Another climate change milestone has been reached. The Mauna Loa observatory on Hawaii has been taking readings since 1958. Since I stood within 500m of this observatory when I was roughly 8 years old, I feel i’ve had a slightly altered perception of this planet.
Here’s the pdf: Global carbon dioxide 400ppm
So, 280 – 400 ppm of CO2 in roughly 200 years. Wow.
The human conditions of enterprise, endeavour and creativity have not served the planet well in some ways – those things have led to the development of ever more damaging practices and technologies. The creation of free markets and capitalism has been the driving force behind this process and has pushed and pushed the principle of the cheapest process or product being the approach which is followed – in many ways to the detriment of the planet (or should I say the living creatures which inhabit the planet).
Time to use those same human characteristics to reverse what has happened over the past 200 years.
One way to draw back from the trap of ever-increasing impact is to make a conscious effort to alter your lifestyle choices. In our house, we periodically re-examine what we’re doing in our lives and if we can make any changes for the better.
The most recent example has been to sell our dishwasher and get our old microwave oven recycled. Those are both fairly high-power usage bits of kit and that move will hopefully lead to a reduction in power use, meaning less CO2 released and less money wasted.
I’m loving the process involved, especially the challenge of living a more simple life.
Carrying on the very random theme of this blog, i’ve had this post in the ‘drafts’ section for about 3 months and just haven’t got around to finishing and posting it.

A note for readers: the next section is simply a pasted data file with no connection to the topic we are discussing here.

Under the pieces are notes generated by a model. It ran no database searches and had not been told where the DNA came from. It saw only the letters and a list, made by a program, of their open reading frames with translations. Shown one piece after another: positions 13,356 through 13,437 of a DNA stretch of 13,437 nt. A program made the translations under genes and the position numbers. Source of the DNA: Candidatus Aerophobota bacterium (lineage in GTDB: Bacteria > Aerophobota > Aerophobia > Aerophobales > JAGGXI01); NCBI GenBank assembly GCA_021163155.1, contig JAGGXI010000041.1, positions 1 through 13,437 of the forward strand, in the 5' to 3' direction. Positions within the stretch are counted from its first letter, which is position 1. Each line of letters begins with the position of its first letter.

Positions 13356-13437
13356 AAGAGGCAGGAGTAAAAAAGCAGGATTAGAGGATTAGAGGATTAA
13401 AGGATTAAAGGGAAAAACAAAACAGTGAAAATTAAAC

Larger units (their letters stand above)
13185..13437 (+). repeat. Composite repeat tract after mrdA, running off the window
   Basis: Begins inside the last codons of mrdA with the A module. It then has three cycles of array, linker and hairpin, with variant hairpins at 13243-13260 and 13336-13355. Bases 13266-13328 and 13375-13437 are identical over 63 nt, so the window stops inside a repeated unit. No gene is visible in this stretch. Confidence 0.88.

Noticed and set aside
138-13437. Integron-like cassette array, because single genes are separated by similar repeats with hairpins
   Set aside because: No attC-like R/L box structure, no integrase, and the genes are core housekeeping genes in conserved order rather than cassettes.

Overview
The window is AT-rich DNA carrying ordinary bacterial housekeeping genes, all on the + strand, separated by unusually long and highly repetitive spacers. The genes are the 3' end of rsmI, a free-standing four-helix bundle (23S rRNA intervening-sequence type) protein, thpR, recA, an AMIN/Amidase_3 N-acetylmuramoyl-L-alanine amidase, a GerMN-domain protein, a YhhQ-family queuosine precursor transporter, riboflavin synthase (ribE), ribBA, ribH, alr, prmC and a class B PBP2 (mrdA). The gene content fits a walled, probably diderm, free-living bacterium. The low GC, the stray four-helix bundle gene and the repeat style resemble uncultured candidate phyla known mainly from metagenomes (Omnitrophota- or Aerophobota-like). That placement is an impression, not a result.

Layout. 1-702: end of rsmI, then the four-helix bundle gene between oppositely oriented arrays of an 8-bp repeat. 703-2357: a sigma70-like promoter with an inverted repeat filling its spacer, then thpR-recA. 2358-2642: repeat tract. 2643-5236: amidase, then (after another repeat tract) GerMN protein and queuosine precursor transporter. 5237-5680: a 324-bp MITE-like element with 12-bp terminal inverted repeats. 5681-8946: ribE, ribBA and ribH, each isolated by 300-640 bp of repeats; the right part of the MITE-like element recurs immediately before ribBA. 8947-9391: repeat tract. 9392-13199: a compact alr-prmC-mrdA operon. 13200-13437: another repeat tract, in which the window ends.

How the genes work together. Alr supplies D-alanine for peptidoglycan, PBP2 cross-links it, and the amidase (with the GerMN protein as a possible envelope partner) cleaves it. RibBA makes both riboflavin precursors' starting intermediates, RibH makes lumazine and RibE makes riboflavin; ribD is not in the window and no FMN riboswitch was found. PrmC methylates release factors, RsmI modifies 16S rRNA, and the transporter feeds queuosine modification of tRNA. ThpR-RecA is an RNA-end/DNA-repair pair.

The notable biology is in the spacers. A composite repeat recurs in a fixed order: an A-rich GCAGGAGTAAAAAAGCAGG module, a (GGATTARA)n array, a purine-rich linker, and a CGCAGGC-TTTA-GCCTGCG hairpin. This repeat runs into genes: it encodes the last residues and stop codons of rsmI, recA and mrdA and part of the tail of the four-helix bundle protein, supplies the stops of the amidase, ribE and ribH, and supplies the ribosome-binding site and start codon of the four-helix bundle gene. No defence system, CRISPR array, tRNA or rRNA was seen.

There were two major events this summer which could be said to have fundamentally influenced our planet (which made the most impact on me). The first was the London Olympics, watched by billions of people across the globe, and the landing of the Curiosity Rover. 1 hour after the men’s 100m final, this was happening.
If you have a spare 5 minutes you need to watch this.My favourite part is the sky crane section where the Rover is slowly lowered to the surface, while the lander is hovering above it.
A very inspiring video and an incredible achievement for humans – all with a 14 minute time delay to Earth, 300,000,000 miles from Earth! I’m not sure there has ever been a more technically extraordinary human achievement.
A potentially truly incredible discovery by scientists at CERN (Conseil Européen pour la Recherche Nucléaire, translated as… the European organisation for nuclear research).
Listen to this incredible interview with CERN’s Brian Cox who explains the situation far better than I can.
In a nutshell, this could be the first recorded evidence of a particle (in this case neutrinos, or anything for that matter) travelling faster than the speed of light. This could mean the existence of parallel dimensions which allow a different route for the particles to travel through, instead of using our own dimension, in effect more than the 3rd dimension and 4th dimension (time) which we already know about.